Tuesday, April 24, 2007

The School's Annual Show

The students have been practicing for such a long time to perform at the annual show which was held last night at the Cairo stadium. Watching the students for the past week practice for hours, I wondered how they would ever pull it together to perform at the show. It seems as though as soon as the students put on their costumes they got their act together and performed as one.

The annual show had all the students from all of the different campuses perform: National, English, French, German, and American. It

Thursday, April 19, 2007

Racism and prejudice are everywhere

Recently in the US a famous caucasian radio show host was fired for comments he made about a university's women's basketball team.

I was in the guidance counselor's office one afternoon and I heard a Somalian student say to his friend "Go to class n****r." I will not write the word because it's one of the words that should never be said to anyone. The student was unaware that what he said was bad, and that I heard him say it. Needless to say I verbally tore the student apart. I told him that if I said that to him, he would be on me in a second. The student agreed with me. When the guidance counslor, an African-American, heard what the student said, he also gave the student a piece of his mind. The guidance counselor and I are from the same area of the US and we told the student of our intolerance to use language like that.

The student was later in the library where I asked him to repeat to his friends what he said. When he did, a girl, also Somalian student in hijab turned to me and said "But it's ok if we say it to eachother." I said "No it's not okay for anyone to say it even to each other. How are people ever going to treat you with respect and dignity if this kind of talk is repeated. We need to set good examples not bad ones."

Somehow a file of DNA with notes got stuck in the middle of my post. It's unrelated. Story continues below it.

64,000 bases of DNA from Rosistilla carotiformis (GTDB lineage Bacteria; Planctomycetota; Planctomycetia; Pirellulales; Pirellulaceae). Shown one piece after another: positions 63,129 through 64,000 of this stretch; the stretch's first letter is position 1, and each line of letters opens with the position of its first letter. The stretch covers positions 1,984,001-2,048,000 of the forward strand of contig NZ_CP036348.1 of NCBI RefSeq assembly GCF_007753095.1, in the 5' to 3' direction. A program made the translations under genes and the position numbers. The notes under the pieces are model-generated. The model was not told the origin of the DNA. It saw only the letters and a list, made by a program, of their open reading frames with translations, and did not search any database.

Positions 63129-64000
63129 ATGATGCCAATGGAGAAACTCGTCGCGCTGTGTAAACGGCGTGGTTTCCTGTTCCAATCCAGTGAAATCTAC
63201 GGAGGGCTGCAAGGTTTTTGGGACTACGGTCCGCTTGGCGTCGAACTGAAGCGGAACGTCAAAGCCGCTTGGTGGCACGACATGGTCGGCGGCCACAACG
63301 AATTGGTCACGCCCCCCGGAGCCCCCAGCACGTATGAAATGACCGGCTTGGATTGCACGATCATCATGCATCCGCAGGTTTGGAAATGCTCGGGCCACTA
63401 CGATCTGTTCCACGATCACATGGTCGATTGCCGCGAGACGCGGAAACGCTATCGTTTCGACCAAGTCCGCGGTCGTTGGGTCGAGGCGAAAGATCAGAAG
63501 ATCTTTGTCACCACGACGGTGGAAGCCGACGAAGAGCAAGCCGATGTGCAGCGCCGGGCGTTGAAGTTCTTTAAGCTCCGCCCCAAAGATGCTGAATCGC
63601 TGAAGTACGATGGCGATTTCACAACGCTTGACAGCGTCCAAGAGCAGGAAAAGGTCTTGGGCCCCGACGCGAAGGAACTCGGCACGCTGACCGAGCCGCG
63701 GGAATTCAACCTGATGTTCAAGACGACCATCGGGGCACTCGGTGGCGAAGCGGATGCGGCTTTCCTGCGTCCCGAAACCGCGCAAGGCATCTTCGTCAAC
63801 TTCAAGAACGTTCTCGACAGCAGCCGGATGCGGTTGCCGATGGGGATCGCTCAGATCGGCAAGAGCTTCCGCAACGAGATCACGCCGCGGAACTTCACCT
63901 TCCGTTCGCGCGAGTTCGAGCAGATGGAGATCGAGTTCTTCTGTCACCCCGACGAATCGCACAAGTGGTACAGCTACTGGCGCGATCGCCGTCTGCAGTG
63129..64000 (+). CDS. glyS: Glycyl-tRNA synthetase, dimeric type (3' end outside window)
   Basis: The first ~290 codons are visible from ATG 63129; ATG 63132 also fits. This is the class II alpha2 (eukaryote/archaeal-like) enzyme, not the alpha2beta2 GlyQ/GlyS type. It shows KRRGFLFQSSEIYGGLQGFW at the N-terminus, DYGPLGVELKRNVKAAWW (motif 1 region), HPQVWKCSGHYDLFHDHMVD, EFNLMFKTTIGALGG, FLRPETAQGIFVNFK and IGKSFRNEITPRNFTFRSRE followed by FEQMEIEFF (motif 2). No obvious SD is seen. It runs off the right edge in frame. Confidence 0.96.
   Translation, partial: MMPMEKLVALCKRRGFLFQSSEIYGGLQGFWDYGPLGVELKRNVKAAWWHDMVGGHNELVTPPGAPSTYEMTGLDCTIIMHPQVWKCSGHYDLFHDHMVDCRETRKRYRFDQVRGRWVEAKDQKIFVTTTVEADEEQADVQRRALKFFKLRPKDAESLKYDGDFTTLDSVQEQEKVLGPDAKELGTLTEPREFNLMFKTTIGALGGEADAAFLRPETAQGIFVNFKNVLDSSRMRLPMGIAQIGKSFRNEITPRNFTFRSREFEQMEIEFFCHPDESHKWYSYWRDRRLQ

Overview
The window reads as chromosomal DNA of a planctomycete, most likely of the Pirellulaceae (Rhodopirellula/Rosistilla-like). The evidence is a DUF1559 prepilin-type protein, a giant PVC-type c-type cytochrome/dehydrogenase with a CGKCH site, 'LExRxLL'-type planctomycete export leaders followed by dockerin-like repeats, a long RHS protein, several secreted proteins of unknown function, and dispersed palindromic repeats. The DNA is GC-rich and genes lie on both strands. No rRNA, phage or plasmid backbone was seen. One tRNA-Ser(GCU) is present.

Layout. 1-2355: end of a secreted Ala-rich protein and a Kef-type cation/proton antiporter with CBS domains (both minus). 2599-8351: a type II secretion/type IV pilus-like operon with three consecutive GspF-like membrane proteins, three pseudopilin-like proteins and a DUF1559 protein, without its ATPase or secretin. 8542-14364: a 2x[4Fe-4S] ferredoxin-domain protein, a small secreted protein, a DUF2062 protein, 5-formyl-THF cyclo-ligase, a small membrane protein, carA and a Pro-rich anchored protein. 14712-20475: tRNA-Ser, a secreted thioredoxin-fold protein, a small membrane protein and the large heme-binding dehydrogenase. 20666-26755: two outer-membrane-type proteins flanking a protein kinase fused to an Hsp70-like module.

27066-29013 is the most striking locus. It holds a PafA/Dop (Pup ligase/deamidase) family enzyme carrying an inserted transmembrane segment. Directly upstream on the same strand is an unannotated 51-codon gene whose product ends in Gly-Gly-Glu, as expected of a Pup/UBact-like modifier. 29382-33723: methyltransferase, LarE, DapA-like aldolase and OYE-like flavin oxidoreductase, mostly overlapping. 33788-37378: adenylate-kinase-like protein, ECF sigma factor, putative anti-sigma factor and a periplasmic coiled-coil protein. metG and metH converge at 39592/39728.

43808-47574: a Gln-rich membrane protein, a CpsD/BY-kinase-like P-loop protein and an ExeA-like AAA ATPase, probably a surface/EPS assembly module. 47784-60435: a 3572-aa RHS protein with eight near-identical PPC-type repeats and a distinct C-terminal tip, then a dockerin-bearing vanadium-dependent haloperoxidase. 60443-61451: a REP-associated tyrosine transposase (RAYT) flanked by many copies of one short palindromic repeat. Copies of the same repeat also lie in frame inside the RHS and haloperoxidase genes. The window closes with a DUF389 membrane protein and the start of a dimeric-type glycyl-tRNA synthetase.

These students are mainly from Canada and Great Britain now living in Egypt.

Islam teaches us that all human beings are the same, regardless of the color of our skin.

These students seem to forget the basics of Islam.



Saturday, April 14, 2007

My weekend was a bust . . .

I had one of those weekends where I had planned to do something everyday -- something exciting, unusual, and fun. As it turns out, I ended up doing absolutely nothing that I planned. Although I have been in a blue funk this weekend, no thanks to a cold and a migraine, I managed to think quite a bit about living in Egypt -- not to mention smoke too much.

A lot of people believe that when you're in a funk the best thing to do is buy yourself something to feel better. I don't believe this; rather I believe in reaching out to friends who are in need.

It puts my life in perspective and helps me to remember to say Alhamdulillah for everything.



Sunday, April 08, 2007

Stained Glass

Hassan and I love stained glass accessories for the home. We have been searching out stained glass pieces to put in our home. We have two huge standing lamps made in the Mission style that have been sitting in our living room for at least 8 months now waiting to find the perfect stained glass lampshades.

Last week Hassan got an email from his cousin, Sherif, who lives in London. Little did we know that Sherif is a stained glass artist. Talk about a small world. Please check out his website to see some of his work.



Friday, April 06, 2007

Pick-up Egyptian style

I was at the pool last week with my one friend "D". We were sitting on the chaise lounges, and I was not feeling particularly pretty. I was wearing my new jeans which are now very baggy and a jean jacket. D was sitting next to me. She doesn't wear hijab, but she is a Muslim. She has blonde hair and blue eyes and I think men are automatically attracted to her.

A man comes up next to me and asks me in Arabic if anyone is using the chaise. I said no. He sits down and gets himself ready to swim. I wasn't looking believe me. He gets up and goes swimming. D and I continued to talk to eachother. Later on the man comes out of the pool and sits down in the chaise next to me. The seat wasn't close to me, but it was the next one over from mine.